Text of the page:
Clifton Chenier

From Wikipedia, the free encyclopedia
Jump to: navigation, search
Clifton Chenier
Chenier brothers.jpg
Chenier Brothers performing at Jay's Lounge and Cockpit, Cankton, Louisiana, Mardi Gras, 1975
Clifton Chenier on accordion, brother Cleveland on washboard and John Hart on tenor saxophone.
Background information
Born (1925-06-25)June 25, 1925
Opelousas, Louisiana, United States
Died December 12, 1987(1987-12-12) (aged 62)
Lafayette, Louisiana, United States
Genres Zydeco, Cajun, Creole music, R&B, swamp blues
Occupations Musician, songwriter
Instruments Vocals, accordion, frottoir
Years active 1954–1987
Labels Chess, Alligator, Arhoolie, Elko Records
Associated acts Zydeco Ramblers, Rod Bernard, C.J. Chenier
Website
Music sample

Clifton Chenier (June 25, 1925 – December 12, 1987),[1][2] a Creole French-speaking native of Opelousas, Louisiana, was an eminent performer and recording artist of Zydeco, which arose from Cajun and Creole music, with R&B, jazz, and blues influences. He played the accordion and won a Grammy Award in 1983.[1] In 1984 he was honored as a National Heritage Fellow [3] in 1989 was inducted posthumously into the Blues Hall of Fame,[4] in 2011, The Louisiana Music Hall Of Fame, and in 2014, a Grammy recipient of the Lifetime Achievement Award.

He was known as the 'King of Zydeco',[1][2][5] and also billed as the 'King of the South'.[4]

Career[edit]

Chenier began his recording career in 1954, when he signed with Elko Records and released Clifton's Blues, a regional success. His first hit record was soon followed by "Ay 'Tite Fille (Hey, Little Girl)" (a cover of Professor Longhair's song).[1] This received some mainstream success. With the Zydeco Ramblers, Chenier toured extensively. He also toured in the early days with Clarence Garlow, billed as the 'Two Crazy Frenchmen'.[6] Chenier was signed with Chess Records in Chicago, followed by the Arhoolie label.

In April 1966, Chenier appeared at the Berkeley Blues Festival on the University of California campus and was subsequently described by Ralph J. Gleason, jazz critic of the San Francisco Chronicle, as "... one of the most surprising musicians I have heard in some time, with a marvelously moving style of playing the accordion ... blues accordion, that's right, blues accordion."[7]

Chenier was the first act to play at Antone's, a blues club on Sixth Street in Austin, Texas. Later in 1976, he reached a national audience when he appeared on the premiere season of the PBS music program Austin City Limits.[8] Three years later in 1979 he returned to the show with his Red Hot Louisiana Band.[9]

Chenier's popularity peaked in the 1980s, and he was recognized with a Grammy Award in 1983 for his album I'm Here.[1] It was the first Grammy for his new label Alligator Records. Chenier followed Queen Ida as the second Louisiana Creole to win a Grammy.

Chenier is credited with redesigning the wood and crimped tin washboard into the vest frottoir, an instrument that would easily hang from the shoulders. Cleveland Chenier, Clifton's older brother, also played in the Red Hot Louisiana Band. He found popularity for his ability to manipulate the distinctive sound of the frottoir by rubbing several bottle openers (held in each hand) along its ridges.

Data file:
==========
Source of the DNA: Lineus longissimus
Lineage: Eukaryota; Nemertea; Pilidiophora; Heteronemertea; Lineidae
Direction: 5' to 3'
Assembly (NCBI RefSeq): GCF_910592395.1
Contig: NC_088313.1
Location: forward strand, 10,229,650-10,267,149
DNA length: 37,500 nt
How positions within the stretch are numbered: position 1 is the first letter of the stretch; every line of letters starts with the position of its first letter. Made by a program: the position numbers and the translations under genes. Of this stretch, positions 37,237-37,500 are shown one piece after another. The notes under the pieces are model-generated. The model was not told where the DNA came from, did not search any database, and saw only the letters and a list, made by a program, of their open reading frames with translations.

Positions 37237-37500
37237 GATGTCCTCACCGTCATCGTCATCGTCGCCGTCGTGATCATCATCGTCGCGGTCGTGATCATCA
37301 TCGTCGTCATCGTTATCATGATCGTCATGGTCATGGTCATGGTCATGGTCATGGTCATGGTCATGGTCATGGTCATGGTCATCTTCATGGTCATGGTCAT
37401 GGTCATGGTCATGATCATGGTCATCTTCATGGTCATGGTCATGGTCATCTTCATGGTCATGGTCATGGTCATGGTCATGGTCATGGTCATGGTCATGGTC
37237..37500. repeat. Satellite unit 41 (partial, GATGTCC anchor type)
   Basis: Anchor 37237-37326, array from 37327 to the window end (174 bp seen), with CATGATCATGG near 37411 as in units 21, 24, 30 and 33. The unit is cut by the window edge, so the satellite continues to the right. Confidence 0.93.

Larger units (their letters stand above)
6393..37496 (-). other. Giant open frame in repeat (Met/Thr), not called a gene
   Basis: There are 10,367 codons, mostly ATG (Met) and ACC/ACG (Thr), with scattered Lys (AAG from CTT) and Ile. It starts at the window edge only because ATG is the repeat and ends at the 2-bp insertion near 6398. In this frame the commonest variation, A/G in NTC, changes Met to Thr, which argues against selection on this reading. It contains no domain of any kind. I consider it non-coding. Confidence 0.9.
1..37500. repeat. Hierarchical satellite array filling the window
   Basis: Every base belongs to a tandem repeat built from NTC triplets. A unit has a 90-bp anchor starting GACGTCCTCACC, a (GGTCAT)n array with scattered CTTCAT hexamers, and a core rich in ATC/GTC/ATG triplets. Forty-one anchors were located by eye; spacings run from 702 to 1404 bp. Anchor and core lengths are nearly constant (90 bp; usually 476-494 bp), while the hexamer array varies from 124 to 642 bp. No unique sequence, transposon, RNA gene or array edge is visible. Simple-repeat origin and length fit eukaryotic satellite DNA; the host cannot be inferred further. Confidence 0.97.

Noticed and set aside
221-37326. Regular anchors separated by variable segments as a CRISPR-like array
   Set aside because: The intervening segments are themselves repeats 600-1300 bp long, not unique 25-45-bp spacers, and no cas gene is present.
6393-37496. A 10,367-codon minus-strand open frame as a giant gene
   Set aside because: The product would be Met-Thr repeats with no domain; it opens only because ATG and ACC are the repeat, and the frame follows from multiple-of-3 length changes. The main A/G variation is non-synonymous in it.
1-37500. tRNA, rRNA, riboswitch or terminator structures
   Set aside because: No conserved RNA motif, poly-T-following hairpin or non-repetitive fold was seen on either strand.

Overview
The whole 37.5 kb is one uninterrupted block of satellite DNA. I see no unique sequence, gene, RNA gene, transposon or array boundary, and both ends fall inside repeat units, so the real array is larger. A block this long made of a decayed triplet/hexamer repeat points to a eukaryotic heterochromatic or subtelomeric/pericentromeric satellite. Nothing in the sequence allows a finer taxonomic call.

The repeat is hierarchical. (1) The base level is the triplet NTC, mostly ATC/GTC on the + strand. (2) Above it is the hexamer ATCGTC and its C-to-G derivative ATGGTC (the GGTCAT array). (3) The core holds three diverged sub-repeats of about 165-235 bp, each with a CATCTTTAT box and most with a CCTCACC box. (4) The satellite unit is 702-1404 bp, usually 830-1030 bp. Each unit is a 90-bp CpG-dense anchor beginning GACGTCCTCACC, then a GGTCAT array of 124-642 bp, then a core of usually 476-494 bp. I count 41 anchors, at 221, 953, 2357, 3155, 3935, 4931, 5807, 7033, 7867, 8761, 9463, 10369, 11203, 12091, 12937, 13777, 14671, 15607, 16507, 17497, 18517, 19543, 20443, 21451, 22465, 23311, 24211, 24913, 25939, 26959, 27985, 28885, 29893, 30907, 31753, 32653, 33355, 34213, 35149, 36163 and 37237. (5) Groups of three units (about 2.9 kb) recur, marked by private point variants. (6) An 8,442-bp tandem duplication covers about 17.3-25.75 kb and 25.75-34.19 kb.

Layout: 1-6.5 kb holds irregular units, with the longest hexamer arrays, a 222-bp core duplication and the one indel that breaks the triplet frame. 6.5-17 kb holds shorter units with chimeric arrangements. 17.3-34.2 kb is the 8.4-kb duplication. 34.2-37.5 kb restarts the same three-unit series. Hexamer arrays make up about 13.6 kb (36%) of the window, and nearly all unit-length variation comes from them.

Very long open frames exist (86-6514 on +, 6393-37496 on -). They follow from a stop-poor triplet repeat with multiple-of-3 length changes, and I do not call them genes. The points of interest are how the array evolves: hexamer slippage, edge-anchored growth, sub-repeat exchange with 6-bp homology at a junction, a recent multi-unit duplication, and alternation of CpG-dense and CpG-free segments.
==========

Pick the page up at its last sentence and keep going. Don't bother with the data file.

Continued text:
During their prime, Chenier and his band traveled throughout the world.

Later years and death[edit]

Chenier suffered from diabetes which eventually forced him to have a foot amputated and required dialysis because of associated kidney problems.[1]

He died of diabetes-related kidney disease in December 1987 in Lafayette, Louisiana,[2] and was buried in All Souls Cemetery in Loreauville, Iberia Parish, Louisiana.

Legacy and tributes[edit]

Since 1987, C. J. Chenier(born Clayton Joseph Thompson) has carried on the zydeco tradition by touring with Chenier's band and recording albums.[10][11]

In 1989, Chenier was inducted posthumously into the Blues Hall of Fame, and in 2011, was inducted into The Louisiana Music Hall Of Fame.

Rory Gallagher wrote a song in tribute to Chenier entitled "The King of Zydeco". Paul Simon mentioned Chenier in his song "That Was Your Mother", from his 1986 album Graceland. John Mellencamp refers to "Clifton" in his song "Lafayette", about the Louisiana city where Chenier often performed. The song is on Mellencamp's 2003 album Trouble No More. Zachary Richard mentioned Chenier in his song "Clif's Zydeco" (on Richard's 2012 album Le Fou).

The jam band Phish often covers Chenier's song "My Soul" in live performances.[12]

Chenier is the subject of Les Blank's 1973 documentary film, Hot Pepper.

Partial discography[edit]

References[edit]

  1. ^ a b c d e f Craig Harris. "Clifton Chenier". Allmusic. Retrieved December 9, 2011. 
  2. ^ a b c Talevski, Nick. (2006). Knocking on Heaven's Door: Rock Obituaries. Omnibus Press. p. 79. ISBN 1846090911. 
  3. ^ "Clifton Chenier". National Heritage Fellowship. Retrieved December 12, 2012. 
  4. ^ a b "Clifton Chenier". blues.org. Retrieved December 12, 2012. 
  5. ^ Fry, Macon & Julie Posner. (1992). Cajun Country Guide: 2nd Edition. Pelican Publishin Company. p. 235. ISBN 1565543378. 
  6. ^ "Clarence Garlow". Yee.ch. Retrieved December 9, 2011. 
  7. ^ Chris Strachwitz (1967), sleeve notes to "Bon Ton Roulet", Arhoolie Records, F 1031, 1967.
  8. ^ "Austin City Limits | Watch Online | PBS Video". Pbs.org. Retrieved 2013-05-21. 
  9. ^ "Austin City Limits | Watch Online | PBS Video". Pbs.org. Retrieved 2013-05-21. 
  10. ^ "Austin City Limits | Watch Online | PBS Video". Pbs.org. Retrieved 2013-05-21. 
  11. ^ "Artist Bio". Cvsmusic.org. Retrieved 2013-05-21. 
  12. ^ "My Soul has not been seen in 10 Phish shows". Phish.net. Retrieved 2013-05-21. 

External links[edit]

List of Grammy Hall of Fame Award recipients E–I